Trustworthy messengers refresh like snow in summer. They revive the spirit of their employer. Proverbs 25v13 (NLT)
Years ago, I was given a financial gift from someone. It was perfectly timed and I really need that exact amount. I have thanks to God for the giver and the gift. I saw it as provision. A mistake that I began to make shortly afterwards was that I began to “hold” onto the cash – prior to the gift I had known real need and the gift really met that need. I likened it to the account of manna from heaven (God’s meeting his people’s need, see Exodus 16). If you read that story you will see that they weren’t meant to hold onto it – that would be robbing them of the opportunity of trusting God every day. This does not mean don’t be a good steward and having savings etc. But it does mean don’t put your security in the gift rather than the giver. In God’s economy regarding the matter of provision, as with manna, there is always more!
If we live like that then we will experience the refreshing timing and reminder of “snow” again and again as God meets our need neither too late or too early. That is refreshing to the soul.
Like the cold of snow in the time of harvest is a faithful messenger to those who send him; he refreshes the soul of his masters. Proverbs 25v13 (ESV)
If you fail under pressure, your strength is too small. Proverbs 24v10 (NLT)
Too many may read this and focus primarily on the word fail. Interestingly the ESV translation uses the phrase faint.
I think that faint captures the heart of the wisdom much better. After all, as the adage goes “real failure, may be failure to try”.
Resilience is a really important trait especially in those pressure circumstances we might find ourselves in. It could be any number of situations! Resilience stops us fainting. We are able to resist it.
This proverb stood out immediately to me because I feel I am learning about calmness in the face of pressure – when the odds are stacked against me.
It is a slow journey of learning and asking God to change me. It matters most when I disagree with someone, they rub me up the wrong way or don’t do what I expected or wanted. I have spent so much time in Psalm 23 this year because it is the antidote to weak strength in the face of strong pressure. The key to strength is knowing that God is with me. His rod and his staff they comfort me etc.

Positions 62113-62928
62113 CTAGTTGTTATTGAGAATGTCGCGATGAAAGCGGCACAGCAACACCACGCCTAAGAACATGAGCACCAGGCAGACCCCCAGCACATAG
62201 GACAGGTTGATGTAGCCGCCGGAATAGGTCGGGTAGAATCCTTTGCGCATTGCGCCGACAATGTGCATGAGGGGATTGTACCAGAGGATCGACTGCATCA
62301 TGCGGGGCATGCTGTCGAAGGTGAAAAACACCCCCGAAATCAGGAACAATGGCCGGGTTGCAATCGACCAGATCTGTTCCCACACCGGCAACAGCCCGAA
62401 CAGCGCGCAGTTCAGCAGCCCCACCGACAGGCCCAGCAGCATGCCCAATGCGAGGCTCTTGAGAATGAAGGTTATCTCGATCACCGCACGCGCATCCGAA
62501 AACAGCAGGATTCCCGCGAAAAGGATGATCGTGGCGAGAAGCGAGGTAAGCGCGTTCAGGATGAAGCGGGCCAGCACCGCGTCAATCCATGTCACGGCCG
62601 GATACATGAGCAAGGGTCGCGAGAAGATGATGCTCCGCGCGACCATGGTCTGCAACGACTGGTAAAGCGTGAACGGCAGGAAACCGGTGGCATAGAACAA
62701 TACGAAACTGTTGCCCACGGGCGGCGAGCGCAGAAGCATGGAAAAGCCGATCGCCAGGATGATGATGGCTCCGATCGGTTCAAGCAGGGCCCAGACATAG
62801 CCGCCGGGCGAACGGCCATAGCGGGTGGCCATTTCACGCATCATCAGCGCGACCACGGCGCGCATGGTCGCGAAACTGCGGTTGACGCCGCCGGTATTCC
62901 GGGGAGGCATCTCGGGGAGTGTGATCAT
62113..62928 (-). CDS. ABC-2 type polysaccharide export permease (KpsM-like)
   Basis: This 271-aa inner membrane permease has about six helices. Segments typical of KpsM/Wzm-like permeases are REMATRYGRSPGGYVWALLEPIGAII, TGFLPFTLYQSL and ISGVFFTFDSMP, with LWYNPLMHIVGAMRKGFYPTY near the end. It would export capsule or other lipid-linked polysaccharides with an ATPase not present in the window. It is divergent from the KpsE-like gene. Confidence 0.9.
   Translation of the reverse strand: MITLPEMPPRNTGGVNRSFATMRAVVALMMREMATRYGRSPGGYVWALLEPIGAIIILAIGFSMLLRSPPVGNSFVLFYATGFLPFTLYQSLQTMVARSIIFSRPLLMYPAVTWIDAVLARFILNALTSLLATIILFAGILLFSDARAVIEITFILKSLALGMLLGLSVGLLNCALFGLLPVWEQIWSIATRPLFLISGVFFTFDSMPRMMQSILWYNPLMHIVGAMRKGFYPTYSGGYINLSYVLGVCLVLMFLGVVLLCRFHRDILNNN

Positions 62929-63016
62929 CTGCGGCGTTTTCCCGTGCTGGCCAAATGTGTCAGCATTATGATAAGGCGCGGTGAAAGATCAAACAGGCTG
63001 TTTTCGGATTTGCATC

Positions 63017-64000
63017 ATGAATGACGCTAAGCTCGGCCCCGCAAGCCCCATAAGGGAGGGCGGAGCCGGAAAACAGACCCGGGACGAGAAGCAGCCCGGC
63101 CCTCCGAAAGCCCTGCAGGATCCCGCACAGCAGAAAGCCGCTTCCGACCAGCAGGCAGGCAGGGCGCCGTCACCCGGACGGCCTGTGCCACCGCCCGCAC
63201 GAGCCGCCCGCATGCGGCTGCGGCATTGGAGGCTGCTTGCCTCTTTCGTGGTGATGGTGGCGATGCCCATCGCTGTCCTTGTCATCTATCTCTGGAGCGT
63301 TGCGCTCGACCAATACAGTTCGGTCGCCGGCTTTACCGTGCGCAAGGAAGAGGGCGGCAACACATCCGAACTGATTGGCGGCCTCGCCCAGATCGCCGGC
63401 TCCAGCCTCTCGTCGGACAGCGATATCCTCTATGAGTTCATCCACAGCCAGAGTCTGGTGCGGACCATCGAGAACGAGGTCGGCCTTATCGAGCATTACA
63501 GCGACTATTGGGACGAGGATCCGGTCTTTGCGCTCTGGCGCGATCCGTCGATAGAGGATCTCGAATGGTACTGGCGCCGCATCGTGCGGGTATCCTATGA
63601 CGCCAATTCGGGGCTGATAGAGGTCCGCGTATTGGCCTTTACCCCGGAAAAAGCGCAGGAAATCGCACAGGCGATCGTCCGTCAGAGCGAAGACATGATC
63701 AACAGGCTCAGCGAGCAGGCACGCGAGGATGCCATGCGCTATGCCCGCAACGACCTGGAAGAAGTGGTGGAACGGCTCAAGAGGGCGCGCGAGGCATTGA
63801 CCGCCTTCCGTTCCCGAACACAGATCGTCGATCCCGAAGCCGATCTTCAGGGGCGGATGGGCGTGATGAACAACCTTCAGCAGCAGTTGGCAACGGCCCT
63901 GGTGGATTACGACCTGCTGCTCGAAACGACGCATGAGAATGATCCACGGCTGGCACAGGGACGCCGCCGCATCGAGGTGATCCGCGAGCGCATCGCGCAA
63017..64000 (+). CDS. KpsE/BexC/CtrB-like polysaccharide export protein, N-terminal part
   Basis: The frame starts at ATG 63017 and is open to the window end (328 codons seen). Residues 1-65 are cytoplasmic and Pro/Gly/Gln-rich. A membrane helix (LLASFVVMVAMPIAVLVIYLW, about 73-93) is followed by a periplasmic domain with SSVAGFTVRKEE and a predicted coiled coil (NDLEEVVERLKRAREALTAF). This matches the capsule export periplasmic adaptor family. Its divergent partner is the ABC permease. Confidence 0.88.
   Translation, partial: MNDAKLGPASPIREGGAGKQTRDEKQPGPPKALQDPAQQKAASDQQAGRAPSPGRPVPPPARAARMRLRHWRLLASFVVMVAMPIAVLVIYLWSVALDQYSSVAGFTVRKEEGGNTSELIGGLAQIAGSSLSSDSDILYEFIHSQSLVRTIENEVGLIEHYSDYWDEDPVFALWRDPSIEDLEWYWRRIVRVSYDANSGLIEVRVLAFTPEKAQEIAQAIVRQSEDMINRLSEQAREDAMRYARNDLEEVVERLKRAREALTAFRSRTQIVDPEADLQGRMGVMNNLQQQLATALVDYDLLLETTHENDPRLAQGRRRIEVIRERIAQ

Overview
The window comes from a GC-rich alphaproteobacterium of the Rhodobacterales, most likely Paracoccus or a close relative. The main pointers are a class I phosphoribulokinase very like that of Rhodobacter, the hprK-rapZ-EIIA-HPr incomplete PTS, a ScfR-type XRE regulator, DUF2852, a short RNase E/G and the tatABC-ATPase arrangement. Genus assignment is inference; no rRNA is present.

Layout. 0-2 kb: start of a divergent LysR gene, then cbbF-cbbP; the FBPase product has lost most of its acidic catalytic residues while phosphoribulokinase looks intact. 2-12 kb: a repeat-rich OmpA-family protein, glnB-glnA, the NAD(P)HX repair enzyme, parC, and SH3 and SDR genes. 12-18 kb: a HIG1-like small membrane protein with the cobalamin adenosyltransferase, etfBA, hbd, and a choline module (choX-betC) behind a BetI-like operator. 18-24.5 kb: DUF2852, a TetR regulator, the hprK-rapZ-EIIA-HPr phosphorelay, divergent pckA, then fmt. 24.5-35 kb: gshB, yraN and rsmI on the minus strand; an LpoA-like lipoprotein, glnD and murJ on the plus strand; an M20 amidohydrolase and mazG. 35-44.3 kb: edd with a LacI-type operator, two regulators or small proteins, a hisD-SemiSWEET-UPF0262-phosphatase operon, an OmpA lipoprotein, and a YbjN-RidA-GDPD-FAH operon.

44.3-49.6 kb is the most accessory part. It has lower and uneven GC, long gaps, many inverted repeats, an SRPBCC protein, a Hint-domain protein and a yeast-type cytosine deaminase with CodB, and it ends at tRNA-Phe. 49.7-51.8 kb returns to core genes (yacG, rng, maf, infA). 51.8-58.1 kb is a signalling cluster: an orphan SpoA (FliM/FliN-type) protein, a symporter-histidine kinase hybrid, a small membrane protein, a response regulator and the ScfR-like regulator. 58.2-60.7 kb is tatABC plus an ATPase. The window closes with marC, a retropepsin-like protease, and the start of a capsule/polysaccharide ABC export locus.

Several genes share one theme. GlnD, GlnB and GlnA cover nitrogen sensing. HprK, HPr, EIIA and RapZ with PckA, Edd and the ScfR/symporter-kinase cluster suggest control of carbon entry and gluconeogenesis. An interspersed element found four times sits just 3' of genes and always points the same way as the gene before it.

The LORD is my shepherd; I shall not want. He makes me lie down in green pastures. He leads me beside still waters. He restores my soul. He leads me in paths of righteousness for his name’s sake. Even though I walk through the valley of the shadow of death, I will fear no evil, for you are with me; your rod and your staff, they comfort me. You prepare a table before me in the presence of my enemies; you anoint my head with oil; my cup overflows. Surely goodness and mercy shall follow me all the days of my life, and I shall dwell in the house of the LORD forever. Psalm 23v1-6 (ESV)
If you faint in the day of adversity, your strength is small. Proverbs 24v10 (ESV)
Wow! I am loving this month. Partly the joy of discovering a little nugget that I have never seen before. Then the joy of the wisdom nugget itself.
While dining with a ruler, pay attention to what is put before you. If you are a big eater, put a knife to your throat; don’t desire all the delicacies, for he might be trying to trick you. Don’t wear yourself out trying to get rich. Be wise enough to know when to quit. Proverbs 23v1-4
This latest one seems to be a cautionary warning against the lure of power, status and wealth. These things in themselves are not bad, after all God is the most powerful, most important and most wealthy in the world.
The real challenge lies in being able to handle what I have been given or entrusted with. I can learn a lot from observing others, and then observing my own desire and response to what others have. The Bible teaches that wealth is deceptive and those who pursue it can fall into many harmful desires. Paul understood this, hopefully Timothy listened. I pray that I do also.
But godliness with contentment is great gain, for we brought nothing into the world, and we cannot take anything out of the world. But if we have food and clothing, with these we will be content. But those who desire to be rich fall into temptation, into a snare, into many senseless and harmful desires that plunge people into ruin and destruction. 1 Timothy 6v6-9
Living in the U.K and mid-way through my fourth decade I need to hear these warnings again and again, especially as the more I have seems to grow or could grow. Balance, perspective and priorities are vital.
When you sit down to eat with a ruler, observe carefully what is before you, and put a knife to your throat if you are given to appetite. Do not desire his delicacies, for they are deceptive food. Do not toil to acquire wealth; be discerning enough to desist. Proverbs 23v1-4
Whoever loves a pure heart and gracious speech will have the king as a friend. Proverbs 22v11 (NLT)
Loving a pure heart is about a sincere desire to do what is right. It is not about always being right. The same applies to gracious speech. Our sentences should be filled more with words that win others over not cause them to wince.
The tongue is the most accessible weapon on the planet and perhaps has done the most harm. The sheer power of the word to build up or destroy is frightening.
This small nugget of wisdom says that if kind, generous words gain us access, acceptance and a hearing with the most powerful of people, it will surely do the same or more for our peers etc.
He who loves purity of heart, and whose speech is gracious, will have the king as his friend. Proverbs 22v11 (ESV)